Coronavirus: What you need to know today

Coronavirus: What you need to know today


Bollywood singer, Kanika Kapoor, provided, on Friday, a demonstration of how the network effect works in possibly spreading infections. Kapoor, who returned from the United Kingdom last week, traveled from Mumbai to Lucknow, where she participated in public events attended by local and national political leaders.


One of these leaders, Dushyant Singh, subsequently attended Parliament, and even visited Rashtrapati Bhavan, along with other parliamentarians from Rajasthan and Uttar Pradesh (including some senior Cabinet ministers), for a breakfast with India’s first citizen.


Several leaders, including the former chief minister of Rajasthan, Vasundhara Raje, and Uttar Pradesh minister Jai Pratap Singh self-quarantined themselves. As did many MPs who met Singh in Parliament.


Some of the guests said they had no idea Kapoor had visited London; Kapoor herself said no one had told her about the need for a self-quarantine. And, as evident from the number of people she met, the concept of social distancing was clearly alien to her.


As of Friday, there were 236 infections in India, with the number increasing by 50 over the previous 24 hours, the most in one day thus far. Globally, deaths have crossed 10,000 and infections 250,000. Although the government continues to maintain that there have been no cases of community transmission in India yet.


Friday was also the first real day of a near-lockdown in many states. Maharashtra announced measures to the effect; Delhi announced more, and other states followed suit. It is clear that while everyone is preparing for the “Janta Curfew” on Sunday, called by Prime Minister Modi, they are also preparing for an extended and perhaps extensive lockdown. After all, Modi did ask Indians to give him a few of their weeks. Given Friday’s spike in cases, the next few weeks could be critical for India.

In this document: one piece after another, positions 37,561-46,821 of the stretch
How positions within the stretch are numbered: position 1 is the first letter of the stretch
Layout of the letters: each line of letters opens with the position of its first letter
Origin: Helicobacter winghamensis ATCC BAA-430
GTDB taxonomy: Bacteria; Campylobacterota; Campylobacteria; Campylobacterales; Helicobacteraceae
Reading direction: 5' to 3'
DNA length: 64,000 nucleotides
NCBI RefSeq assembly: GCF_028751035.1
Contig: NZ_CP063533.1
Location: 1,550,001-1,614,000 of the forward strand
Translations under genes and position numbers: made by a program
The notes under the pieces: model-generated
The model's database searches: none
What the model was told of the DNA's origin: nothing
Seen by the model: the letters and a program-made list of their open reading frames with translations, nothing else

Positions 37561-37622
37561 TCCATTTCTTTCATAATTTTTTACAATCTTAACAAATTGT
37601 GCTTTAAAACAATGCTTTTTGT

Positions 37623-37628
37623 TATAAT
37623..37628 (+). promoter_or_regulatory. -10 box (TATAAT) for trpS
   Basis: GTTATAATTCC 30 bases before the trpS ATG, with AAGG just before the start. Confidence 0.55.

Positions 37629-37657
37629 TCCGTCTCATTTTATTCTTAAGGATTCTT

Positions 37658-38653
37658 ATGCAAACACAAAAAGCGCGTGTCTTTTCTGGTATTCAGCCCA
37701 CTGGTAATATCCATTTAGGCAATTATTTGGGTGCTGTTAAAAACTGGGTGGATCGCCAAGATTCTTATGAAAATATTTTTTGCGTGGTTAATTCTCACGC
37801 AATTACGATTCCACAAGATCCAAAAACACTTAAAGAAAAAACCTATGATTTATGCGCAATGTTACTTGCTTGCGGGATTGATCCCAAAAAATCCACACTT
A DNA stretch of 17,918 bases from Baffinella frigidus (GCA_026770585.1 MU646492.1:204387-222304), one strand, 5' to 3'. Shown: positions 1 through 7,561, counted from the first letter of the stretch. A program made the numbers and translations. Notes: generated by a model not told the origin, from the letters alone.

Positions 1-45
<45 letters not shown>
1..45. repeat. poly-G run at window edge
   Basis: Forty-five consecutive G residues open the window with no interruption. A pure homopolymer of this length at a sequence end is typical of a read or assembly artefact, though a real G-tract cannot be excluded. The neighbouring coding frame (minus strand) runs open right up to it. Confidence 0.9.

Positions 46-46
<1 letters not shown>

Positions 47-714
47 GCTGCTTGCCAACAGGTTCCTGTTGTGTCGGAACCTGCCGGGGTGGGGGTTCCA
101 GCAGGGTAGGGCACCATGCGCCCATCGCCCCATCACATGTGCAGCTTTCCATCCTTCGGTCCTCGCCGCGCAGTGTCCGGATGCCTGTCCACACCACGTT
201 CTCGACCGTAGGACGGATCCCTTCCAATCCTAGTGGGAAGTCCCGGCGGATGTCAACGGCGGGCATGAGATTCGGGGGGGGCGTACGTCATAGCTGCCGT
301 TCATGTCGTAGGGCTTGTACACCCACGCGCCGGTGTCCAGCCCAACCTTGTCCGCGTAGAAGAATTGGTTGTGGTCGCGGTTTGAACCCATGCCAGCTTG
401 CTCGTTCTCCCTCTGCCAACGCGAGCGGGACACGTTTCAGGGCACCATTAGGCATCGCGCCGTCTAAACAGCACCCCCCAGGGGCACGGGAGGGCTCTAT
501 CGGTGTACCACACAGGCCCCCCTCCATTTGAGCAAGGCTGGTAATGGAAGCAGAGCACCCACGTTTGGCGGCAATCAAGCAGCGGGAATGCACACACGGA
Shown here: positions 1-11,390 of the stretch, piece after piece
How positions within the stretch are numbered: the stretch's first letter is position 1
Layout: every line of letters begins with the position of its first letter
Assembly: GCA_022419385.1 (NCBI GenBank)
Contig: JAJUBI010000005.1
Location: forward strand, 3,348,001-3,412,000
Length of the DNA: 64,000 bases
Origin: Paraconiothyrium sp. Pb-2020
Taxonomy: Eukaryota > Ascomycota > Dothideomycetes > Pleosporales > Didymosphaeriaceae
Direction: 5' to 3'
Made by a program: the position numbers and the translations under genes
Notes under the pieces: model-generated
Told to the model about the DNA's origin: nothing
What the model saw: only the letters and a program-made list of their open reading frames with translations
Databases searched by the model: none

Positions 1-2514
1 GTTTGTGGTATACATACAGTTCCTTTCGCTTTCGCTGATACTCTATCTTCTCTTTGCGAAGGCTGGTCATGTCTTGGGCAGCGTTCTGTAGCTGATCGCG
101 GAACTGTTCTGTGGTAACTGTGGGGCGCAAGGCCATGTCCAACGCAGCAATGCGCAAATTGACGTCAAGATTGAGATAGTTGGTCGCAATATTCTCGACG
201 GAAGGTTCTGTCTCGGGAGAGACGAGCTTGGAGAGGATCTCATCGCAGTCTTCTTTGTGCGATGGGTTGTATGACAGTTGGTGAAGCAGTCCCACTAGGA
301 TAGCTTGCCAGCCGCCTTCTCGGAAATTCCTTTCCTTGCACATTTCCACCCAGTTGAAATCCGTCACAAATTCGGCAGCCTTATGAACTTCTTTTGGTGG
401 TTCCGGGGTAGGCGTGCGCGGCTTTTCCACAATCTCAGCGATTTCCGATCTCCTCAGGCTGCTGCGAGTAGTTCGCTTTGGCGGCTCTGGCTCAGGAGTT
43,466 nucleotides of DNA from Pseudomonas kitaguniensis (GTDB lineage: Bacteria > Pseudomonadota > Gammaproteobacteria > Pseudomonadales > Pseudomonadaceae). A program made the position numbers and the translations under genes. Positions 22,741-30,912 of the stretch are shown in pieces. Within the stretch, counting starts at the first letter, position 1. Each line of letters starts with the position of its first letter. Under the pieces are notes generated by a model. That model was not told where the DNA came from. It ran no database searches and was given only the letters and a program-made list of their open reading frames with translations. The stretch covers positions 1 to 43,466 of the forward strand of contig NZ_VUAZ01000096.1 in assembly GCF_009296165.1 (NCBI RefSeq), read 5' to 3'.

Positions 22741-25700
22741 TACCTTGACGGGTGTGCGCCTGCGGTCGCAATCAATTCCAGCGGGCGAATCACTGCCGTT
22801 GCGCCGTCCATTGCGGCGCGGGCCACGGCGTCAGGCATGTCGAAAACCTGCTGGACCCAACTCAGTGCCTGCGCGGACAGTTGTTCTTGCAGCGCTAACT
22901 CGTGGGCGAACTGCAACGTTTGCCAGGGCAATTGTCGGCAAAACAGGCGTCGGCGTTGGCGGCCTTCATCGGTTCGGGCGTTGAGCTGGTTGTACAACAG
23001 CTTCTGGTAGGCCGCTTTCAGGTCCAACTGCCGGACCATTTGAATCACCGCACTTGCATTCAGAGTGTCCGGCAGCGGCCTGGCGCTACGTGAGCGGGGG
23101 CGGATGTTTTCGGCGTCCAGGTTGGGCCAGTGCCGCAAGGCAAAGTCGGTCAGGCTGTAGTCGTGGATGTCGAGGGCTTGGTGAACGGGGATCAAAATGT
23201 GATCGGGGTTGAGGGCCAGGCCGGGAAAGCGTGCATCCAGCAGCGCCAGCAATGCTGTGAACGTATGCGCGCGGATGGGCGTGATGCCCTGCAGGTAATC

On Friday, Modi followed up his Thursday address to the nation with a video conference with chief ministers of states, discussing measures taken and yet to be taken to contain the spread of the virus.


Meanwhile, on the scientific front, the race is on to develop a vaccine for Covid-19. It’s a challenge that involves several mini-challenges – from shortening the time involved in development to understanding the so-called “immunity period”. Even the best-case scenario is that a vaccine will not be available till we are well into 2021. That explains why there’s so much hype around alternatives – not alternatives as in the snake oil that some in India have been trying to pitch, but drugs that could cure Covid-19.




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